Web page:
Archives for May 2012

Inner Heat – Mysore Style Ashtanga

This morning I went to a Mysore style class at my teacher’s shala in London.  As you can imagine, due to the recent weather, the room was hot!  The heat of many bodies practicing this dynamic style creates a heat, which combined with my own inner heat and our recent heatwave created a steamy practice.  When people are new to Ashtanga Yoga they sometimes think the sweat is a problem but actually you are meant to sweat in Ashtanga Yoga, this internal heat is part of its cleansing benefits.  Personally I love practicing in summer as my body begins to unravel after the winters practice.


How hot people get depends on many factors but some people just sweat more than others.  I have never been much of a sweater but I can imagine it can be a little distracting.  You may find you slide on your mat a bit.  If this happens a Mysore rug
 or a yoga towel would help you a great deal.  My preference is Manduka eQua® Mat Towel and I was glad I packed mine this weekend!

It was lovely to practice with a group today.  I love the energy and focus of a Mysore style room.  For those of you unfamiliar with this way of teaching, Mysore style is the traditional way to learn Ashtanga Yoga as it is taught in Mysore India.  It is self practice in a group environment with teacher’s assistance.  Individuals practice as much of the sequence/ sequences as appropriate for them.  Physically it allows each body to work at its own pace and get very individualized assistance.  So a complete beginner can practice next to someone who has been practicing for decades.  What I love most about it though is that it develops an inner focus because you don’t have to externalise your awareness to follow the teachers instructions like you do in a led class.  The focus of others in the room also helps me to pinpoint my own awareness and take me deeper into the practice.  I love it!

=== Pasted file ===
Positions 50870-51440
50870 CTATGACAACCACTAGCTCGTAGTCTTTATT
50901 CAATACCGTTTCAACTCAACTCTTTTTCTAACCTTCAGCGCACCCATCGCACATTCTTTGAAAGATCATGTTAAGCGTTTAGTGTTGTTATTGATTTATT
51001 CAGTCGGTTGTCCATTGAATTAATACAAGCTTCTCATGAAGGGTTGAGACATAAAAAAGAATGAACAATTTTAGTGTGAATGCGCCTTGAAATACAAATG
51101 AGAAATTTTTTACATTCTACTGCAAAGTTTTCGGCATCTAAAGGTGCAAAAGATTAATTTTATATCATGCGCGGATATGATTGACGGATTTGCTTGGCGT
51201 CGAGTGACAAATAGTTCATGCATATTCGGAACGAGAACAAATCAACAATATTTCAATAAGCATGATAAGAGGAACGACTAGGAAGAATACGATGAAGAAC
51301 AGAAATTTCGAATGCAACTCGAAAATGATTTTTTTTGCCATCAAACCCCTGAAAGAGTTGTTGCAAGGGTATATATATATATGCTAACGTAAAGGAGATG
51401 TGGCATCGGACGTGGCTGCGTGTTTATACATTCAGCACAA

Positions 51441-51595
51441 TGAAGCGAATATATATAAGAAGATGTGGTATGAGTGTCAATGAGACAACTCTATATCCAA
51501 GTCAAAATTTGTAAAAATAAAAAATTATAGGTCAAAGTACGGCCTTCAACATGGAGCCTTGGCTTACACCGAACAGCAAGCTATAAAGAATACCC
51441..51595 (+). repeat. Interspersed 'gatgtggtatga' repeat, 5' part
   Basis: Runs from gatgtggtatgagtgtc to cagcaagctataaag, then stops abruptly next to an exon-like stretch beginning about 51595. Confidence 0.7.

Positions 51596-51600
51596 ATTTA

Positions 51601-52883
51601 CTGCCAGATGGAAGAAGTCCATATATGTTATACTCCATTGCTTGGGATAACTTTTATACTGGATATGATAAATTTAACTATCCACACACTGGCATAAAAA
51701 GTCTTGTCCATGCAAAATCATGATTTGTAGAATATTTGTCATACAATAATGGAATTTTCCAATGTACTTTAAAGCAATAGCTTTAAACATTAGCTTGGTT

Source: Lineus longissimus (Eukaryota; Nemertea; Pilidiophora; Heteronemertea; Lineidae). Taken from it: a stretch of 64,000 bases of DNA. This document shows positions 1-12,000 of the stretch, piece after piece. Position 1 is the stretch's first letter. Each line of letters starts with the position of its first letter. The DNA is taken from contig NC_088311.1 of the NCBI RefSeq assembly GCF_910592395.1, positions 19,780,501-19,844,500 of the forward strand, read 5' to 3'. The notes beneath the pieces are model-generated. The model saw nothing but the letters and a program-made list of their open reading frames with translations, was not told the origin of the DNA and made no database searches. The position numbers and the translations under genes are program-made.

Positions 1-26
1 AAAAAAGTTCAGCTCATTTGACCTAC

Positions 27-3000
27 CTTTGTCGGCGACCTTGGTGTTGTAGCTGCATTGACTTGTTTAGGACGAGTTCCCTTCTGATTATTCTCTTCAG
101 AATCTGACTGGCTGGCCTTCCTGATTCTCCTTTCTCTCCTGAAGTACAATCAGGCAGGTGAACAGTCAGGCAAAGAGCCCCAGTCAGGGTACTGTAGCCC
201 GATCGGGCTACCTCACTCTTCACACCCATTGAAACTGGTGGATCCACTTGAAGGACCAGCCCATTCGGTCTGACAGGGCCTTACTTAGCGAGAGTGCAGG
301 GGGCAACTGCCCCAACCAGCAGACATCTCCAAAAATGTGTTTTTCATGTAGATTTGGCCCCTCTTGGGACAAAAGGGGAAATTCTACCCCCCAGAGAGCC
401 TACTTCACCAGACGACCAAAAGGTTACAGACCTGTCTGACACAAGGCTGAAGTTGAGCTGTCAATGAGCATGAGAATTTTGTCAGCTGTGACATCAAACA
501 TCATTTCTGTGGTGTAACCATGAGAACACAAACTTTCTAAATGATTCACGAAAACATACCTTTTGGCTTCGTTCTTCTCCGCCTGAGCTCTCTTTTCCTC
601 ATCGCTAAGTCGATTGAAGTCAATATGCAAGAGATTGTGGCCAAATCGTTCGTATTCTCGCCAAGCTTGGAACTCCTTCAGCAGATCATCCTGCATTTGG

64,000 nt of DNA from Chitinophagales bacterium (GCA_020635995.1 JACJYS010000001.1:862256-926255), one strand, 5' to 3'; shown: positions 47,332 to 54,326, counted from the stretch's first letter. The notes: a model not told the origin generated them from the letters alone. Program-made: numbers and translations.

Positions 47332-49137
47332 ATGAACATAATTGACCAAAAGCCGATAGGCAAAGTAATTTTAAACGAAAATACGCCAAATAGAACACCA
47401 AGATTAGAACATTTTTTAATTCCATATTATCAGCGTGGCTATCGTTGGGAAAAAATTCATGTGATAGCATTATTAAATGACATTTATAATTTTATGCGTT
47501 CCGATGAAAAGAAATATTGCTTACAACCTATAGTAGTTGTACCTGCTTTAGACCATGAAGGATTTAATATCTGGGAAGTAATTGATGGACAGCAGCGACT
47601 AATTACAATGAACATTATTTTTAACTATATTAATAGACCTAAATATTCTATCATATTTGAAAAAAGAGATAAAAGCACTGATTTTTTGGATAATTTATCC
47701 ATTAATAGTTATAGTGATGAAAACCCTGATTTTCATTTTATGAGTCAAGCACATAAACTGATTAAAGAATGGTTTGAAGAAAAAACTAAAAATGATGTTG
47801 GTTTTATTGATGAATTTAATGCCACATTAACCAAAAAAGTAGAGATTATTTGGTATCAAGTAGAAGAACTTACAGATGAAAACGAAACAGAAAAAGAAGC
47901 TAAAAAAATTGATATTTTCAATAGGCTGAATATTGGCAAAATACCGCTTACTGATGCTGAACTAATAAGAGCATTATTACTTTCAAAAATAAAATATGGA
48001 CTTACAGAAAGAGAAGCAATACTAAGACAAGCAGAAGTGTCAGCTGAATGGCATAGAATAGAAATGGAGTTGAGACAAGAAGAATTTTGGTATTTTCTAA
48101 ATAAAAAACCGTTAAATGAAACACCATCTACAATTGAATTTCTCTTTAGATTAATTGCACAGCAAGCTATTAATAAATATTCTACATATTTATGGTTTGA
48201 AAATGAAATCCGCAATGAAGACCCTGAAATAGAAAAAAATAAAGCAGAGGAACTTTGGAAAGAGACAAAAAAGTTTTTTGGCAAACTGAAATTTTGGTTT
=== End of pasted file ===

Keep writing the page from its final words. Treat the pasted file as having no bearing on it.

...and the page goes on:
How have you found practicing in this warmer weather?

The Real Moment

As some of you know, a couple of months ago I stubbed my toe badly on a Hoover and had to take some time off work.  As I travelled back from my Mum’s house in North Wales, I began letting people know that I would not be able to teach on Monday.  I was a bit disappointed because I love my job but I could barely walk so that was the way it was.

Once I had sent some texts out to those of you in my text group, and made an announcement on Ashtanga Yoga Liverpool’s Facebook page, I resumed reading a book by Brad Warner, Hardcore Zen: Punk Rock Monster Movies & the Truth About Reality

This is the first book I have read by Brad but I have been curious about him for a while.  Brad is a Zen teacher who is also into punk rock, he works at least during the time scale of his Hardcore Zen book in the monster movie industry in Japan.   He writes  about Zen in a direct, simple and humerous way.  He can be fairly opinionated which is unusual in spiritual teachers but I like his direct approach.  His blog can be found in the right side bar of this blog or here.

I was reading his book on the train, in pain and maybe a little frustrated I came across this line

“Suffering occurs when your idea about how things ought to be don’t match how they  really are.”  Brad Warner

Hmm, what a great one liner.  How true.  As I sat on the train I reflected that my suffering mostly came from my brains interpretation of the pain.  When I stopped and observed the pain for what it was, sensation and lost the stories in my head my situation wasn’t so bad.  I was on the train home after a lovely weekend with family.  I had the day off, I could have some me time.

Since that moment on the train, whenever I have caught myself sad, frustrated etc,  I have worked instead on acknowledging what the moment I am in is actually like, rather than what I think it should be like.  We could spend our whole lives waiting for that perfect moment in our heads or we could be in this one.  The above example is not a particularly challenging life event but if we work with minor problems I believe it will get easier to apply this wisdom to bigger ones.  Yoga and or meditation helps us to more present in these moments so that we notice them and stand a better chance of actually being HERE.

Have you read anything interesting recently?